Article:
FI­ESTY NONYA

With thoughts of home and her­itage, Sin­ga­pore's culi­nary doyenne Vi­o­let Oon, of Vi­o­let Oon Sin­ga­pore, delves into her ar­chive of trea­sured recipes

Wine & Dine - - CONTENTS - WORDS CHAR­LENE CHOW & SIM EE WAUN ART DI­REC­TION PEARL LIM STYLING PRISCILLA TAN PHO­TOG­RA­PHY CALVIN TAN

Chef Vi­o­let Oon shares six of her trea­sured recipes

Steamed Duck With Gluti­nous Rice Serves 6 to 8

A large stuffed bird al­ways sig­ni­fies a spe­cial oc­ca­sion, says chef Oon. She loves this dish as it re­minds her of the 10-course feasts she en­joyed dur­ing her child­hood days in the 1950’s.

1 large fat duck around 2kg, cleaned

10 cups veg­etable oil

2 tbsp dark soy sauce

1 tsp salt

½ tsp five spice pow­der

3 slices old gin­ger

4 bunches spring onions

3 pcs star anise

For the stuff­ing

100g gluti­nous rice, soaked overnight

8 whole dried mush­rooms, soaked, drained and quar­tered

180g dried chest­nuts, soaked in hot wa­ter 2 to 3 hours

150g Can­tonese roast pork (siew yoke), sliced

10 shal­lots, peeled and halved

3 tbsp veg­etable oil

2 tbsp oys­ter sauce

⅛ tsp salt

2 tsp sugar

¾ tsp five spice pow­der

⅛ tsp ground white pep­per

For the sauce

50g car­rots, peeled and sliced

100g broc­coli, cut into flo­rets

8 fresh baby corn, halved di­ag­o­nally Gravy from the steamed duck,

oil re­moved

1 tsp sugar

¼ tsp salt, or to taste

1½ tbsp oys­ter sauce

100ml chicken stock or wa­ter

3 tbsp corn­flour mixed with 3 tbsp wa­ter

1. Make the stuff­ing. Place a wok over high heat. When it starts to smoke, add 3 tbsp oil. Heat the oil for about 1 min, then sauté shal­lots un­til light golden. Add mush­rooms and stir-fry an­other 3 mins. Add chest­nuts and roast pork, stir-fry un­til fra­grant. Add rice and stir-fry for about 5 mins till translu­cent and half-cooked. Stir in the re­main­ing stuff­ing in­gre­di­ents, heat through and set aside. (The stuff­ing can be made a day in ad­vance and stored in the fridge. Be­fore us­ing, leave it at room tem­per­a­ture for 1 to 2 hours.) 2. Pre­pare the duck. Chop off 5cm of the but­tocks to re­move the 2 bul­let-shaped glands which are the source of the un­pleas­ant gamey duck smell. (Do not touch them or your hands will smell.) Wash and pat dry.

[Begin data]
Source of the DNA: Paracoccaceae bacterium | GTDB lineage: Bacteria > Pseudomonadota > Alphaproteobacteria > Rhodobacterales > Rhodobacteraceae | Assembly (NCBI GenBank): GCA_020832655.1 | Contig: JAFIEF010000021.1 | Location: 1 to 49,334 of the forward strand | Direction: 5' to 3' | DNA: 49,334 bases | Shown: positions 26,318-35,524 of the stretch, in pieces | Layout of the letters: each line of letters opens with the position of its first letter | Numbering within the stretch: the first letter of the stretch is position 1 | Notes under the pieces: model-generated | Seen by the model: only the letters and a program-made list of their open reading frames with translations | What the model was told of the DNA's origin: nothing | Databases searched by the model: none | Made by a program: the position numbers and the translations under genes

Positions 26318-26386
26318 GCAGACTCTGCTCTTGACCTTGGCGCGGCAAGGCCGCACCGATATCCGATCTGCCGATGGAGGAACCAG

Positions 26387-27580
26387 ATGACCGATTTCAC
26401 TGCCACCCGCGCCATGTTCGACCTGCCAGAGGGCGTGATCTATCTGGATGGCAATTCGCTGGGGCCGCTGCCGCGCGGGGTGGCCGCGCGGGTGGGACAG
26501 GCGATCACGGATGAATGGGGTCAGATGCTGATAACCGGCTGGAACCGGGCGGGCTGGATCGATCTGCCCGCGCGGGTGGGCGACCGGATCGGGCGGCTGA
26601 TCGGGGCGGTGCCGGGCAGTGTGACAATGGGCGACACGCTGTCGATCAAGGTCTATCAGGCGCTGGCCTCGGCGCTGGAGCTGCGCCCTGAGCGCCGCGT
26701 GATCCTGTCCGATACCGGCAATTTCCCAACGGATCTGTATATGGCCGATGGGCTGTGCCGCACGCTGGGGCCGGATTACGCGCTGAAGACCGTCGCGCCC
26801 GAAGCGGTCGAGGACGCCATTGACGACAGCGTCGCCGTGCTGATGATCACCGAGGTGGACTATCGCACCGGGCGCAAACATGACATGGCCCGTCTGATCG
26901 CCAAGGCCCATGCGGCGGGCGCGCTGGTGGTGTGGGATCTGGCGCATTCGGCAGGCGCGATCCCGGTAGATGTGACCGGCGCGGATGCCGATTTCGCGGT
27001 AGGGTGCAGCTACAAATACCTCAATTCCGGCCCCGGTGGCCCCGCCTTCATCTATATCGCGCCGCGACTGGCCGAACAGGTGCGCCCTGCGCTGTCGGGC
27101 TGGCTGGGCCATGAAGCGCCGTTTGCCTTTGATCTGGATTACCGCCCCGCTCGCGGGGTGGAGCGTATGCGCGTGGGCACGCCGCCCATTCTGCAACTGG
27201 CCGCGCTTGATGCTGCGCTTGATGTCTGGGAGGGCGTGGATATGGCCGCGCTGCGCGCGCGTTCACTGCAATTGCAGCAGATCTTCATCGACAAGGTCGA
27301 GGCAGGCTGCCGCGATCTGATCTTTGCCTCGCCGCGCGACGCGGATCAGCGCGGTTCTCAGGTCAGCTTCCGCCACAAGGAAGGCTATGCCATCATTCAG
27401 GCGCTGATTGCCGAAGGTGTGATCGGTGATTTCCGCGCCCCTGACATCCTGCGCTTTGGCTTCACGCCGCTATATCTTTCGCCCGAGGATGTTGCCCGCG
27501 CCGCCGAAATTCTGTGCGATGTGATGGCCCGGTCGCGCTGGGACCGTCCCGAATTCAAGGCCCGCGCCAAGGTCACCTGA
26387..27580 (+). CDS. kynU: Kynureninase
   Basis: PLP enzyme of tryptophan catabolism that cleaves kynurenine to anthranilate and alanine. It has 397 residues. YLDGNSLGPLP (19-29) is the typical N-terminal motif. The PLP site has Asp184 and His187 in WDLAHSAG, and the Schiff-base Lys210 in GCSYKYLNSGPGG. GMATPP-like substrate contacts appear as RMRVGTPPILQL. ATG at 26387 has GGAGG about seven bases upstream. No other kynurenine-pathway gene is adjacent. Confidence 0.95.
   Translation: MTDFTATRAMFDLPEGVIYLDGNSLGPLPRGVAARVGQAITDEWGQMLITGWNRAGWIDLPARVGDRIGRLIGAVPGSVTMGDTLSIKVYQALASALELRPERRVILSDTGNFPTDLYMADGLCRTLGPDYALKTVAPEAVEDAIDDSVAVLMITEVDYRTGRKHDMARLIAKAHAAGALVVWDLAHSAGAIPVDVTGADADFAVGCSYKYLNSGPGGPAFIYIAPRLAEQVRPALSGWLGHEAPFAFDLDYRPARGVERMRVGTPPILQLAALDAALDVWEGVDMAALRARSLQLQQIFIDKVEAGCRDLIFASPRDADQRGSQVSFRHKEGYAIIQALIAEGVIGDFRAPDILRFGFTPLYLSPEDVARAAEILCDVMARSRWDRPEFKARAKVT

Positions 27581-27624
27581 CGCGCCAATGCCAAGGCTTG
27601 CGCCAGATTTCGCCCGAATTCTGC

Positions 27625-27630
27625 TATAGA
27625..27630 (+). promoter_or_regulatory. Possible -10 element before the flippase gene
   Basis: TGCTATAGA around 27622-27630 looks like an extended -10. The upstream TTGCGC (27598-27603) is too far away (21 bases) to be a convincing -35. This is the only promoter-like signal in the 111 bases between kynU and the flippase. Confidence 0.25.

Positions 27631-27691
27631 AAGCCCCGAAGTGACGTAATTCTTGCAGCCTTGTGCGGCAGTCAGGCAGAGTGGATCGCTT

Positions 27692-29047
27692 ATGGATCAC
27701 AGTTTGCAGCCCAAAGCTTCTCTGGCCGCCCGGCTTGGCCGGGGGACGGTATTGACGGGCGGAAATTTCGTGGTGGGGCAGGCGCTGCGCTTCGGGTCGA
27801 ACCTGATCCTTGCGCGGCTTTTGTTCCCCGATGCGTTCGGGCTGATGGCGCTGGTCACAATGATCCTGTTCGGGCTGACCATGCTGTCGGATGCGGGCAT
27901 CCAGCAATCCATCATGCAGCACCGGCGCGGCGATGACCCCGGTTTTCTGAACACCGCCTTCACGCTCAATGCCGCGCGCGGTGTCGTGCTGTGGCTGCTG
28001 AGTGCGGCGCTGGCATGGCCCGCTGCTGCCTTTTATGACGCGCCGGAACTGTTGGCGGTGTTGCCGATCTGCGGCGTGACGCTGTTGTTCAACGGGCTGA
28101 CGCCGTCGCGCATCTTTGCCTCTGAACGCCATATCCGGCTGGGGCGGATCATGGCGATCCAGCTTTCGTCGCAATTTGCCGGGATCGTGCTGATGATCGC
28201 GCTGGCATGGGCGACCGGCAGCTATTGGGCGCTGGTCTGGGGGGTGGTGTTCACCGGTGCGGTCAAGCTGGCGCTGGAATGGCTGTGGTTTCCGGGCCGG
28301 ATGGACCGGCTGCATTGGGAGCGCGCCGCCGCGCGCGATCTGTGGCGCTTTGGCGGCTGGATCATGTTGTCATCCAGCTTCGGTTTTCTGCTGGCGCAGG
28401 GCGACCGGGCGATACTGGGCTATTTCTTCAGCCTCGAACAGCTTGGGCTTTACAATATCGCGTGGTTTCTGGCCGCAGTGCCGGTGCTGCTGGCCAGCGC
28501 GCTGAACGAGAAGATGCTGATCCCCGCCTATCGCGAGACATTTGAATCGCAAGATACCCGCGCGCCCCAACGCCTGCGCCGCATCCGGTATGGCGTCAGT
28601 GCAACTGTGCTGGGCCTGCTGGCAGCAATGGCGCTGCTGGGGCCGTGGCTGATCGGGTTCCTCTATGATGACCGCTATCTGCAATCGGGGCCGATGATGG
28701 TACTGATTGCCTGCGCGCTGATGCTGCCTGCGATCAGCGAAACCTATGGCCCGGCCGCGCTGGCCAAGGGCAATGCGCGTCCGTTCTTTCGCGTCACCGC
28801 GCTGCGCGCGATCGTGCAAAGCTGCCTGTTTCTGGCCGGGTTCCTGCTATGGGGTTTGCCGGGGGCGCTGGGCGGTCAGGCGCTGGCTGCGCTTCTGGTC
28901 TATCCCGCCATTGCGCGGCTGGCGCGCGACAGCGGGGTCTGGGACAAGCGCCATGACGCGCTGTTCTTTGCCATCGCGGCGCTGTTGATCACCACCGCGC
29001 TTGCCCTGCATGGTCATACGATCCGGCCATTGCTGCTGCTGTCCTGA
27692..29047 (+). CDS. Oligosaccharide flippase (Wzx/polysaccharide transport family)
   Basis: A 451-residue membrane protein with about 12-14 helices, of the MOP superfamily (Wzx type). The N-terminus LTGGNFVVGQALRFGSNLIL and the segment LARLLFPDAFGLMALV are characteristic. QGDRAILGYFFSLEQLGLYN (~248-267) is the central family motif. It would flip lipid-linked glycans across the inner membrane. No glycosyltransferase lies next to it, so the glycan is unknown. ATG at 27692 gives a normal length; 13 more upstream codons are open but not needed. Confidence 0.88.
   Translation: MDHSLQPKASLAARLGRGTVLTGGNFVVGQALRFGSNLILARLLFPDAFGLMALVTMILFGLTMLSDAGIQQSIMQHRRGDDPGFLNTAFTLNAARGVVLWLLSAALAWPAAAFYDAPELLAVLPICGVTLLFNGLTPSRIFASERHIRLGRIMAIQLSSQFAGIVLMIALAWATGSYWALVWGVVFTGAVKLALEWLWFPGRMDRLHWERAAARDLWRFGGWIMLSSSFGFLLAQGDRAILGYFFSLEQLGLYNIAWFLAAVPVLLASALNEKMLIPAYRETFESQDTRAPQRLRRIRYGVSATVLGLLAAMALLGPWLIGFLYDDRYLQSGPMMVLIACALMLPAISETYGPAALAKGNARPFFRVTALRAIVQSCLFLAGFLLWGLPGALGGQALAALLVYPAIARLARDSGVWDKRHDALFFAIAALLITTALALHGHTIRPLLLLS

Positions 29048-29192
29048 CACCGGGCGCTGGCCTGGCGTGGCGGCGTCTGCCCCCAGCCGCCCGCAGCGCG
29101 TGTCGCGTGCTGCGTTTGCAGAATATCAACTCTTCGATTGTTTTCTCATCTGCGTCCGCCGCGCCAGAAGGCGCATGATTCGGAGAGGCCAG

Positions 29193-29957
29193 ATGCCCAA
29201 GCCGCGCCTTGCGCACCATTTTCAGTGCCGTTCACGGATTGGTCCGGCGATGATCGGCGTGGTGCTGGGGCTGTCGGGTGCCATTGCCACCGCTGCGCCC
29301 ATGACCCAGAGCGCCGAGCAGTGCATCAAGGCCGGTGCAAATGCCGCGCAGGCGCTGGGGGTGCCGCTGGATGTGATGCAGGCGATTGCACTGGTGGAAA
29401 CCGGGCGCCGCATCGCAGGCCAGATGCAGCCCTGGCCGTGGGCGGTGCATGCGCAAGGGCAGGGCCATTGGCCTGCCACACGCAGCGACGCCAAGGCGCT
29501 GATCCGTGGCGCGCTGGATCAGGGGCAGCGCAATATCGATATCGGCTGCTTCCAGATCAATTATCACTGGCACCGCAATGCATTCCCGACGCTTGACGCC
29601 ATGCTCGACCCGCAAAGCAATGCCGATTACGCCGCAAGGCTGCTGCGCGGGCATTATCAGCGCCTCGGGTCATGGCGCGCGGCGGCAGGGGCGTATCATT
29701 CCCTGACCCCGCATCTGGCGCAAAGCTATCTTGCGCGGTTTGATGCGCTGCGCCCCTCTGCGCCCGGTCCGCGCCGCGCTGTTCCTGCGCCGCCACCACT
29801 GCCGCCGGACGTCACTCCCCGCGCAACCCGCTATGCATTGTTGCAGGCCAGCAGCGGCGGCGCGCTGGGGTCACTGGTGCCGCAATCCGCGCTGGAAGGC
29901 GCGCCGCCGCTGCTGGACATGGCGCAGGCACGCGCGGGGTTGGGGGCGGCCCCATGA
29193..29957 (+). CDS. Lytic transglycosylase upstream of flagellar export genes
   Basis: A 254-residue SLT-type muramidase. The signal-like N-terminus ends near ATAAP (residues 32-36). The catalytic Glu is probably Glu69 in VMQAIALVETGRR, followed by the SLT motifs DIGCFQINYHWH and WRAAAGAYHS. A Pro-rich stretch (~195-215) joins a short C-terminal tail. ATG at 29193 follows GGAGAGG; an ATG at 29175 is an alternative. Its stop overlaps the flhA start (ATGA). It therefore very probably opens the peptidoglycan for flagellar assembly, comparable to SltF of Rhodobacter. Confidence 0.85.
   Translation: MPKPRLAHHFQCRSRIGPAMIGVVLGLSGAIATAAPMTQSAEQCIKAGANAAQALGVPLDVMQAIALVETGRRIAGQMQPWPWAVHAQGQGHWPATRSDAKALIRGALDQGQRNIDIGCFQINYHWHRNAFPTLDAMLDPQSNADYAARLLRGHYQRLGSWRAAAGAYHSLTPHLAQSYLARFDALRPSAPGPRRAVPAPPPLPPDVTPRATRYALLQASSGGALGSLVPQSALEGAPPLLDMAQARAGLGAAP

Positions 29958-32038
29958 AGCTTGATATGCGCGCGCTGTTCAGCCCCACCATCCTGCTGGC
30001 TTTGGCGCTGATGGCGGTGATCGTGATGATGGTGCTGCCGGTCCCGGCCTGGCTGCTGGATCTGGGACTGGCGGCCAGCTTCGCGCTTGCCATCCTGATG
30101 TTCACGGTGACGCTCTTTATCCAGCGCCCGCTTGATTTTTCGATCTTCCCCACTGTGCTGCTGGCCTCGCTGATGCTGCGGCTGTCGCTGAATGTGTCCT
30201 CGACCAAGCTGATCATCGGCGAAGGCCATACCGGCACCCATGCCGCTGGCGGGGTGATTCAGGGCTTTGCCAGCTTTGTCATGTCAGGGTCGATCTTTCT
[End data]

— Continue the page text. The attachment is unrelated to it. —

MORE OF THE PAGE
3. Stuff the cav­ity full with the fill­ing and use a skewer to seal the open­ing. Rub dark soy sauce all over the duck, leave aside for 5 mins, then rub salt over the duck. Re­tain any ex­cess dark soy sauce. 4. Place a clean wok over high heat and put a small low round wire rack (like a steamer rack) at the bot­tom of the wok. (This will sup­port the duck so that its skin would not come into con­tact with the bot­tom of the wok and cause un­even brown­ing.) Add the 10 cups oil. When it starts to smoke, stick a meat hook into the neck of the duck. Hold­ing on to the hook, lower the duck into the oil with breast side down. Deep-fry for about 3-5 mins till golden brown. As the duck will not be fully sub­merged in the oil, la­dle hot oil over the ex­posed parts of the duck to cook it, while still hold­ing on to the hook.